The Saint's Tragedy eBook

This eBook from the Gutenberg Project consists of approximately 195 pages of information about The Saint's Tragedy.

Eliz.  Command!  Ay, that’s the phrase of the world:  well—­tell
But tell him gently too—­that child and father
Are names, whose earthly sense I have forsworn,
And know no more:  I have a heavenly spouse,
Whose service doth all other claims annul.

C. Wal.  Ah, lady, dearest lady, be but ruled! 
Your Saviour will be there as near as here.

Eliz.  What?  Thou too, friend?  Dost thou not know me better? 
Wouldst have me leave undone what I begin?
[To Count Pama] My father took the cross, sir:  so did I: 
As he would die at his post, so will I die: 
He is a warrior:  ask him, should I leave
This my safe fort, and well-proved vantage-ground,
To roam on this world’s flat and fenceless steppes?

C. Pama.  Pardon me, Madam, if my grosser wit
Fail to conceive your sense.

Eliz.  It is not needed. 
Be but the mouthpiece to my father, sir;
And tell him—­for I would not anger him—­
Tell him, I am content—­say, happy—­tell him
I prove my kin by prayers for him, and masses
For her who bore me.  We shall meet on high. 
And say, his daughter is a mighty tree,
From whose wide roots a thousand sapling suckers,
Drink half their life; she dare not snap the threads,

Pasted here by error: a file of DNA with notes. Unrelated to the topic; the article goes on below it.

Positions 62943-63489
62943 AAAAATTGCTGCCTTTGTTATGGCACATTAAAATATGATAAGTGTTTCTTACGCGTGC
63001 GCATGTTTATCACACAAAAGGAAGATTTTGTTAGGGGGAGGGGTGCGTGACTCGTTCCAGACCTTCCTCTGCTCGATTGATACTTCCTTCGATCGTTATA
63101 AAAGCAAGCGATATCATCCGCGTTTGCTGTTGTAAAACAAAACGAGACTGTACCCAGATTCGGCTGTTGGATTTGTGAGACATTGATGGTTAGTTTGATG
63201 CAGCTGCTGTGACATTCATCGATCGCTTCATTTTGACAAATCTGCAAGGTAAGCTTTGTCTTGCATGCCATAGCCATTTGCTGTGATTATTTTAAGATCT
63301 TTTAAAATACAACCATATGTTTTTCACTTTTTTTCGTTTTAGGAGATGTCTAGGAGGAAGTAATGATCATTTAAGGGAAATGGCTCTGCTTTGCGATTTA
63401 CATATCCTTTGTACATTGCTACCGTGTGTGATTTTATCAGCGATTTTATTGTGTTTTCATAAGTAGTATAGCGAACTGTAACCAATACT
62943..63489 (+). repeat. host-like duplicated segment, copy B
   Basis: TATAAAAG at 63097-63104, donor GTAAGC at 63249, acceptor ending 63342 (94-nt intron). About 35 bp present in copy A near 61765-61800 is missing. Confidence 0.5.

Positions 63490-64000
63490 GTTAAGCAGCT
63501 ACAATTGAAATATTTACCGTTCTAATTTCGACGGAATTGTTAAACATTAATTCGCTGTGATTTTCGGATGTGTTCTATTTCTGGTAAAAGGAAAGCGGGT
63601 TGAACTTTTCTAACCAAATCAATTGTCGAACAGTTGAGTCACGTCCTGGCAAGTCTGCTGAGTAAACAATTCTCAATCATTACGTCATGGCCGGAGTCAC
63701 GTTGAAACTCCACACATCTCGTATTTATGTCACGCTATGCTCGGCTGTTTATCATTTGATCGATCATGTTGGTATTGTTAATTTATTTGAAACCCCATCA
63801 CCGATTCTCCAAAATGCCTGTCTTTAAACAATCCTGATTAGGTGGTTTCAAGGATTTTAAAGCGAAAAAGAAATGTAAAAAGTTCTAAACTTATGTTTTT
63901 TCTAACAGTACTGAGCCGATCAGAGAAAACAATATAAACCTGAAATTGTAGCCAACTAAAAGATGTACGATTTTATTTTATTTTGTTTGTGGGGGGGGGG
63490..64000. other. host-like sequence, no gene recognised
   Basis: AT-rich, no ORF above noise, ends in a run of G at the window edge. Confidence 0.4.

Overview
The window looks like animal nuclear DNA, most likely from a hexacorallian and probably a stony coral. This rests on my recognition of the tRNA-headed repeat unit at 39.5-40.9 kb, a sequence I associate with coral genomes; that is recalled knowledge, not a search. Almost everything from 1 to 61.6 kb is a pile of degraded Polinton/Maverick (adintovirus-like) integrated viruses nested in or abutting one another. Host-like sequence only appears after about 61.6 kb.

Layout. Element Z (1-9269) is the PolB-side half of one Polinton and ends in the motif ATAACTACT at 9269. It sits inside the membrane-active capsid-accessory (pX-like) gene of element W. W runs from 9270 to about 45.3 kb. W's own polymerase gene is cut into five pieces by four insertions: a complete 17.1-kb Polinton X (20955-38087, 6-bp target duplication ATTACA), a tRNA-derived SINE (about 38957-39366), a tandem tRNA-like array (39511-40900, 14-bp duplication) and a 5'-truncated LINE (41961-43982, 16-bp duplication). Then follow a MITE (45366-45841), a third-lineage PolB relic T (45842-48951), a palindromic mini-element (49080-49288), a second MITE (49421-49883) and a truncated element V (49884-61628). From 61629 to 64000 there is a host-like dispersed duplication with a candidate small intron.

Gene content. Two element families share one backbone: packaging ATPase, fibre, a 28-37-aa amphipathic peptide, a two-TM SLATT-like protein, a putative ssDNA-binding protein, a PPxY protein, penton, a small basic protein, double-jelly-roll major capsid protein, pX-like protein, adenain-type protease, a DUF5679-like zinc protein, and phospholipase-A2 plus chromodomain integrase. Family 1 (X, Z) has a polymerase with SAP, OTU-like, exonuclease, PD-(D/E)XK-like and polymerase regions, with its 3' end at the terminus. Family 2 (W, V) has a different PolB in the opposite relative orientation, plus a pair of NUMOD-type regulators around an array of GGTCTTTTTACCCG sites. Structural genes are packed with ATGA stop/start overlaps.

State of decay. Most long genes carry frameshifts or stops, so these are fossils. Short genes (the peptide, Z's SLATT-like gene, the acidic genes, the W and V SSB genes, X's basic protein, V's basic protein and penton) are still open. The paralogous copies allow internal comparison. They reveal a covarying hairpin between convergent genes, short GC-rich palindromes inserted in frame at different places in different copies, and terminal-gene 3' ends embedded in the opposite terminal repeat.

And let her offshoots wither.  So farewell. 
Within the convent there, as mine own guests,
You shall be fitly lodged.  Come here no more.

C. Wal.  C. Pama.  Farewell, sweet Saint! [Exeunt.]

Eliz.  May God go with you both. 
No!  I will win for him a nobler name,
Than captive crescents, piles of turbaned heads,
Or towns retaken from the Tartar, give. 
In me he shall be greatest; my report
Shall through the ages win the quires of heaven
To love and honour him; and hinds, who bless
The poor man’s patron saint, shall not forget
How she was fathered with a worthy sire. [Exit.]


Night.  Interior of Elizabeth’s hut.  A leprous boy sleeping on a
Mattress.  Elizabeth watching by him.]

Eliz.  My shrunk limbs, stiff from many a blow,
Are crazed with pain. 
A long dim formless fog-bank, creeping low,
Dulls all my brain.

I remember two young lovers,
In a golden gleam. 
Across the brooding darkness shrieking hovers
That fair, foul dream.

My little children call to me,
‘Mother! so soon forgot?’
From out dark nooks their yearning faces startle me,
Go, babes!  I know you not!

Pray! pray! or thou’lt go mad.
. . . . . 
The past’s our own: 
No fiend can take that from us!   Ah, poor boy! 
Had I, like thee, been bred from my black birth-hour
In filth and shame, counting the soulless months
Only by some fresh ulcer!   I’ll be patient—­
Here’s something yet more wretched than myself. 
Sleep thou on still, poor charge—­though I’ll not grudge

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The Saint's Tragedy from Project Gutenberg. Public domain.
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